In the last 40 years, the Rangers have played four playoff series against the Montreal Canadiens, each memorable in its own way.
The Rangers have won the last two, in 1996 and 2014 and, believe it or not, eight of 15 playoff meetings in their history.
The 1978-79 season was my first on the Rangers beat, so I thought I’d take a look back on the last four Rangers-Habs series:
1979 STANLEY CUP FINAL
The heavy underdog Rangers, who made a shocking run to the Final, wound up facing the Canadiens, who were gunning for a fourth straight Cup.
The Rangers’ road peaked in the Cup semifinals, in a stunning upset of the Islanders in six games.
I don’t believe the current Garden has ever been that loud, including the Stanley Cup year of 1994 – and their accomplishment grew larger in hindsight when the Islanders then went on to win 19 straight playoff series, winning four Cups in a row and reaching five consecutive Cup Finals.
Yet the Rangers won Game 1, 4-1 in Montreal, and actually led in Game 2, 2-0.
But prior to Game 2, legendary Habs coach Scotty Bowman decided to sit Hall of Fame goalie Ken Dryden, who played just seven full NHL seasons, winning a Conn Smythe and five Vezina trophies (258-57-74 career record, including a season in which he lost six of 56 starts). Dryden was on the verge of retiring, and after the Game 1 loss, Bowman turned to backup goalie Michel “Bunny” Larocque.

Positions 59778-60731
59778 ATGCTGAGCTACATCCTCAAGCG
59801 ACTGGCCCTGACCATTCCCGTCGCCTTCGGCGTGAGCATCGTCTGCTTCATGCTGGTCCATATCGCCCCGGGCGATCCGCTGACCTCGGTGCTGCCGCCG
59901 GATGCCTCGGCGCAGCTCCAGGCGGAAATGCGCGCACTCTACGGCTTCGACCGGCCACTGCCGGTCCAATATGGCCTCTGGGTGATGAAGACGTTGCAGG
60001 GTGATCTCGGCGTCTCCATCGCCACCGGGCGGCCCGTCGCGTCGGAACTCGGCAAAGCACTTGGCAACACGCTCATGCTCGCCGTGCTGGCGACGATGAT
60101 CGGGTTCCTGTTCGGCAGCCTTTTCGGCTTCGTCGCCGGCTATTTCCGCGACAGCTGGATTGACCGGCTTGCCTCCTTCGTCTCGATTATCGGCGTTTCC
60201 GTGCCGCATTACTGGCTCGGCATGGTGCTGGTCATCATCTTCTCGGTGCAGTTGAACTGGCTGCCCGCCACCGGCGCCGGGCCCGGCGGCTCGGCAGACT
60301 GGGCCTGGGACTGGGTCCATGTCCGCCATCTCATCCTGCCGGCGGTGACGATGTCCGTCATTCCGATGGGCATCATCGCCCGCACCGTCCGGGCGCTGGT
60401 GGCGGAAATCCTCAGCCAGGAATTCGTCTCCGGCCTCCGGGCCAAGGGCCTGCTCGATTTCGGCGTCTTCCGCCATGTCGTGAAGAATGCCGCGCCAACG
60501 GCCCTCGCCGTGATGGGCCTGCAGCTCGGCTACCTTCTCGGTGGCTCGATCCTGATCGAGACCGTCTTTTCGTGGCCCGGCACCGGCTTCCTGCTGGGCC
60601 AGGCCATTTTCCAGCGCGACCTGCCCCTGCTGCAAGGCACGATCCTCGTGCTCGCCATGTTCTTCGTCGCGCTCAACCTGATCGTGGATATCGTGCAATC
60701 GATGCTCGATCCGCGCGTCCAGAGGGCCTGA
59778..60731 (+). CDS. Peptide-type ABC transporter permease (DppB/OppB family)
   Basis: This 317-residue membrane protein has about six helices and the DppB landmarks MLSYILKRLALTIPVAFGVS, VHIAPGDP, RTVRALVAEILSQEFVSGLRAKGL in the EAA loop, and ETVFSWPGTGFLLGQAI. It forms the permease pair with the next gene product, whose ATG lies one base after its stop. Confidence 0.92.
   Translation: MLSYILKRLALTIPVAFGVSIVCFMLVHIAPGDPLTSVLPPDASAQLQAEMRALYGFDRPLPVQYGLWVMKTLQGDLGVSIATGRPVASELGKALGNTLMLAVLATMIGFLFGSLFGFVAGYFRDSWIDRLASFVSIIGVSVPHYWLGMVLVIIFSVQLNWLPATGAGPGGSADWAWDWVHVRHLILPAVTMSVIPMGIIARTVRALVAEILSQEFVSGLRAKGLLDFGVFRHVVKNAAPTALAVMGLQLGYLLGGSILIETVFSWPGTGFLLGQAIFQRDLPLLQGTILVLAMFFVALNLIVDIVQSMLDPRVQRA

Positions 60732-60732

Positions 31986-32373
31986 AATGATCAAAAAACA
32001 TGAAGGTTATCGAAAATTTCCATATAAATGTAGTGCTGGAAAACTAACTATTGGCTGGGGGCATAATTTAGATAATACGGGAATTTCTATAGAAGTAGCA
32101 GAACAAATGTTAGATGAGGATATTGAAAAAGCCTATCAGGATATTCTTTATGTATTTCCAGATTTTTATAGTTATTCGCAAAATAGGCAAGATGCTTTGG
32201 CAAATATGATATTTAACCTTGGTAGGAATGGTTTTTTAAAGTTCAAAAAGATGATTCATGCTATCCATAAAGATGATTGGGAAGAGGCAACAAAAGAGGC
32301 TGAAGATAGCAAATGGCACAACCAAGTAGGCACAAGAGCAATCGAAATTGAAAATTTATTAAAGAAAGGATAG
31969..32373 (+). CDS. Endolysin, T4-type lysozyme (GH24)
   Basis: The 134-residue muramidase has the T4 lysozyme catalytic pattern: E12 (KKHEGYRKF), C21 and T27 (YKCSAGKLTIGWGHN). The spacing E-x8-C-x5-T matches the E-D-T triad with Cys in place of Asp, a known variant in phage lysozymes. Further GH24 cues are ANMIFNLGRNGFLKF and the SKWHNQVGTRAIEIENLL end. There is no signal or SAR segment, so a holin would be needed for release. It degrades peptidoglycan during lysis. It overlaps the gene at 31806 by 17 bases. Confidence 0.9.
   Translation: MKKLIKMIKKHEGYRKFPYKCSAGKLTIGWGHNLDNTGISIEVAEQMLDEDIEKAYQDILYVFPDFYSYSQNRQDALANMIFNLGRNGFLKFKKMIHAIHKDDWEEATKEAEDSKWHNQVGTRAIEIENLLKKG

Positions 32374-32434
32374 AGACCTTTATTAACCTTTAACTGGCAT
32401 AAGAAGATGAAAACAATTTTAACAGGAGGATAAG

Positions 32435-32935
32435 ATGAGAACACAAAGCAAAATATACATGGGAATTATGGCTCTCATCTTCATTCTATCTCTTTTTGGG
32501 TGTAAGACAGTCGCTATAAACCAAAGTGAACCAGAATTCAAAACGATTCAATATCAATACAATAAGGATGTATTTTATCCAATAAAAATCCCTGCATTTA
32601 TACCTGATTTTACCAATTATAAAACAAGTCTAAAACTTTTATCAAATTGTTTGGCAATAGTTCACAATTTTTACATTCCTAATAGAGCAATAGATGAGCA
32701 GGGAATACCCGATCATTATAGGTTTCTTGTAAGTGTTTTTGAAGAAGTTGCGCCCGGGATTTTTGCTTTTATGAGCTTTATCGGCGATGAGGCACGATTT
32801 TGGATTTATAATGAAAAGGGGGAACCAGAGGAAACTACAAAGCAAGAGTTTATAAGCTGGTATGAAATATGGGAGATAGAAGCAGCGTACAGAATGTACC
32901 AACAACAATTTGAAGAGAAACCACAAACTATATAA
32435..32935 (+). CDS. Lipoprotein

Rangers captain Dave Maloney, not yet 23 years old, scored a short-handed goal at the end of Game 1.
During warmups before Game 2, it appeared Dryden was done for the series. “I remember thinking,” Maloney said, “‘Gosh, I might end up being the last guy to ever score on this guy.’”
Montreal’s Doug Risebrough (a former junior teammate of Maloney’s, and now a Rangers executive), hit Larocque in the head with a shot during warmups, the Habs were forced to go back to Dryden, and the rest was history. Montreal won the next four games 6-2, 4-1, 4-3 and 4-1.
Years later, when Maloney was a regular on MSG Networks’ Hockey Night Live, Dryden was a guest.
Maloney recalled, when they got around to the ’79 series, Dryden called it “the worst series of my life; the worst I’ve ever played.”
“And here I am thinking,” Maloney laughed, “That might have been the highlight of my life.”
Though he really didn’t look at is as a lost opportunity so much as a great run squashed by a great dynasty.
“I tend to remind myself that they had nine Hall of Famers on that team,” Maloney said. “So they were pretty good.
“I remember Game 5, and Vad (Carol Vadnais) and I were partners, God rest his soul. And there was (Guy) Lafleur, Jacques Lemaire, (Steve) Shutt and Larry Robinson and whomever – it could have been Serge Savard or Guy Lapointe. But I swear, we never touched the puck. Those shifts could go on for five minutes. And they finally scored and I remember Vad said, ‘At least we can get to center ice now.’”
“But all in all, we were so young and Freddie (Shero, the coach) was kind of a distant factor, and everything went by as though this was what was supposed to happen.
“My most distinct memory was flying home after we lost and you’re thinking, ‘That’s it?’
“Maybe our Cup was when we beat the Islanders.”